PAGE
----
So there's my endorsement. Can you hear it ringing? It rings for you.


  1. "It’s a stellar (ha!)"


    This seems toooooo sci-fi-y for me, but I am appreciating its existence from afar. Although stuff related to Vietnam kind of automatically gets relegated to 'boring' by my brain. Except for Forrest Gump. Man, what a great movie.

  2. Aaaaanything war-related is not my general cup of tea, which is why I sometimes make myself read it. And I've also been sort of deliberately reading sci-fi, which I always end up enjoying but do not default to for some reason. So two birds, one stone on this one, is what I'm saying.

  3. Well if you PRETEND the aliens are not aliens, but more just a stand-in for...the peoples of some country that the U.S. might be in a war against...then maybe you might enjoy it?

  4. Just as Alice thinks this might be too Sci-Fi-y for her, I think it might be too War-ish for me... But but but psychic alien teddy bears yes I want that in a book please. So... I might read this sometime maybe? As always...

  5. I read this book earlier this year and really enjoyed it. Haldeman does just enough world-building to be fascinating but not enough for the reader to get bogged down by it. Glad you mentioned the humor because that was unexpected for me, but was a definite part of its pull.

  6. Normally this would not seem like something I'd go for, for both Alice's (too sci-fi-y) and Laura's (too war-y) BUT you have some pretty good taste and this sounds excellent. So I'm saying I might need to try this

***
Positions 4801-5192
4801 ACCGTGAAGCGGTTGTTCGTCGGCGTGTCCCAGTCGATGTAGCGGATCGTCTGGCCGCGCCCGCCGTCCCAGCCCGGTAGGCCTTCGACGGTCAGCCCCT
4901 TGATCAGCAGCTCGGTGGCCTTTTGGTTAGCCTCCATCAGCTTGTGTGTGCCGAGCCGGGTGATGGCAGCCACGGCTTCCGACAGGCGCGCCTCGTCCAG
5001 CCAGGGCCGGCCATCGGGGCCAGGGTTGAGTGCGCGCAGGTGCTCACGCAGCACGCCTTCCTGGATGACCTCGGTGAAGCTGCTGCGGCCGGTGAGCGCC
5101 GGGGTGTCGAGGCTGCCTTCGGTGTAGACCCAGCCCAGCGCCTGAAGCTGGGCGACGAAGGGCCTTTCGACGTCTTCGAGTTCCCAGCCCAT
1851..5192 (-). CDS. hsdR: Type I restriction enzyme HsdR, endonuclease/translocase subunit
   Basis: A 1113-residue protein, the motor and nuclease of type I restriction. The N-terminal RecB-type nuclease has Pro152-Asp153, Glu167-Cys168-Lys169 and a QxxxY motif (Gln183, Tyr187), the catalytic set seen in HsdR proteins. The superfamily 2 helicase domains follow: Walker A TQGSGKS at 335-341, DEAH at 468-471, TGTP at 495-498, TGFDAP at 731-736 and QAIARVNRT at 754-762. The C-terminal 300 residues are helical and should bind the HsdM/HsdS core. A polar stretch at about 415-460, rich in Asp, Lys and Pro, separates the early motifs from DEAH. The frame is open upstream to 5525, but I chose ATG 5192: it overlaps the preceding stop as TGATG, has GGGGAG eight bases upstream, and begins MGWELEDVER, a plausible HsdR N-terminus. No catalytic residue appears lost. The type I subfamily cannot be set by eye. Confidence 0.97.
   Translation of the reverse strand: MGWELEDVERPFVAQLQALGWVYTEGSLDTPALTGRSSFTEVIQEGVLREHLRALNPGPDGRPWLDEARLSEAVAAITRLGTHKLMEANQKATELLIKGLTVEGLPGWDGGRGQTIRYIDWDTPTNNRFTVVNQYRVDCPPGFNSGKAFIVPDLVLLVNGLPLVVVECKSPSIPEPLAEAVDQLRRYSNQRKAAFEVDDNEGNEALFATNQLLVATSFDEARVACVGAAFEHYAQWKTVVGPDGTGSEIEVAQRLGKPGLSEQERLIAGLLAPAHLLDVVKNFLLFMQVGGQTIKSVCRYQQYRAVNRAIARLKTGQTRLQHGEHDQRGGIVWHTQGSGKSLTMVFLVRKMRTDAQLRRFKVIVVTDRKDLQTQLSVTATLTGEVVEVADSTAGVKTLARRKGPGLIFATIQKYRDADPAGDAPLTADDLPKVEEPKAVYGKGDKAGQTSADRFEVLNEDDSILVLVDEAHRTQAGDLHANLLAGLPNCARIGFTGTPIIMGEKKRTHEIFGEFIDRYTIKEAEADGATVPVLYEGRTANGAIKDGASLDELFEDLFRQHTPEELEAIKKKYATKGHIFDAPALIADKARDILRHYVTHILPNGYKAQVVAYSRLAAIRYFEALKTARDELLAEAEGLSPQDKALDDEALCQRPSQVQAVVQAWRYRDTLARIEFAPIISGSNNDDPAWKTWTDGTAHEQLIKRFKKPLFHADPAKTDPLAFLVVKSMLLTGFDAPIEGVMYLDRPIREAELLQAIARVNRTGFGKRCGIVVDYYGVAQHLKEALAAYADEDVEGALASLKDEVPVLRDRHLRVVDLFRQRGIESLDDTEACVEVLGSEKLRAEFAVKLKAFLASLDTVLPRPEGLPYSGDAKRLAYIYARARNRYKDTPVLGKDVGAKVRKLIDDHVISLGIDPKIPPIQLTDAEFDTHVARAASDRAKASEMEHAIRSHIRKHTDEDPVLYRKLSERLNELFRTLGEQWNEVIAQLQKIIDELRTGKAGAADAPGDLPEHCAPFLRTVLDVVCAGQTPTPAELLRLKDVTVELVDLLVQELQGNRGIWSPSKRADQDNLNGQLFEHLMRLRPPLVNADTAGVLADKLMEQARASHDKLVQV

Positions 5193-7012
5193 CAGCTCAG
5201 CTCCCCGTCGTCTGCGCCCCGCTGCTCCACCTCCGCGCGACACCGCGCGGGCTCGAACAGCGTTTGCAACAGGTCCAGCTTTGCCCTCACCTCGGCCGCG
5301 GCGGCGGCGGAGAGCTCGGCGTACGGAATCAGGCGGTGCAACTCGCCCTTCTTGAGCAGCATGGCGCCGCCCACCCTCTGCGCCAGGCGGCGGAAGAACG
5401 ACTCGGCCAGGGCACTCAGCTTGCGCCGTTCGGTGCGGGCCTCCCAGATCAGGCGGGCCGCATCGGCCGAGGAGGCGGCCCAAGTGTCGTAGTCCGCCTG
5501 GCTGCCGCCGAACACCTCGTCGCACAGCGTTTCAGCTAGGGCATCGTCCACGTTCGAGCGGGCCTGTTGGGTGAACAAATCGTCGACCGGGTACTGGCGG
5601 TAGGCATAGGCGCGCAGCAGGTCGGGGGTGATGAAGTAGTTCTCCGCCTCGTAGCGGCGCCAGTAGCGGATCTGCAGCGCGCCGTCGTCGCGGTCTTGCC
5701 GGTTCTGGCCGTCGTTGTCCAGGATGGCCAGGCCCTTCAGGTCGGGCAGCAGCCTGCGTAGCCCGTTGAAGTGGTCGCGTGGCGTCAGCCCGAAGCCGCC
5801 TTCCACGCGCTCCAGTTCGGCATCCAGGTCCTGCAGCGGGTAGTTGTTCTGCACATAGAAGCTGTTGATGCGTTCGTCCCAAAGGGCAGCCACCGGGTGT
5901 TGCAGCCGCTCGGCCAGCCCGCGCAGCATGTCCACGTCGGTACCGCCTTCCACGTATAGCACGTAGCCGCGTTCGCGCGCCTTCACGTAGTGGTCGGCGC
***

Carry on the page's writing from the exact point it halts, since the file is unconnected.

7. Megs! I've missed you! I've been away from the interwebs in any meaningful way but now I'm trying to cram a month's worth into my evening tonight. This book looks complicated and I"m not sure what to make of it...but if you say it "nails the hell out of being awesome," then I need to sit up and take notice.

  8. Yes but there are other things. the future everyone becomes gay and the straight people are the deviants. RELEVANT SOCIAL COMMENTARY.

  9. GOOD point. He doesn't assume that we need a lot of hand holding, and he just starts telling us the story. It ended up feeling really familiar in that listening to a friend. I think I'd like to BE his friend actually.

  10. The double whammy of too sci-fi-y AND too war-y. That just means you HAVE to read it now, is how it looks from where I'm sitting. *Jedi mind-tricks you*

  11. Em! I've missed youuuuu! The holidays are not conducive to Internet activities, but isn't it nice to know that we are always here?

    This book DOES nail the hell out of being awesome. And it's a pretty good place to start with sci-fi, from what I understand. It's one of those benchmarks people are always talking about.

  12. Forrest Gump taught me everything there is to know about American history. So...there's that.

    You lost me at sci-fi war against the aliens, but had me decently picked back up at the end. In other, more concise words - great review of a book that sounds okay (for me, and totally amazing for anyone else!)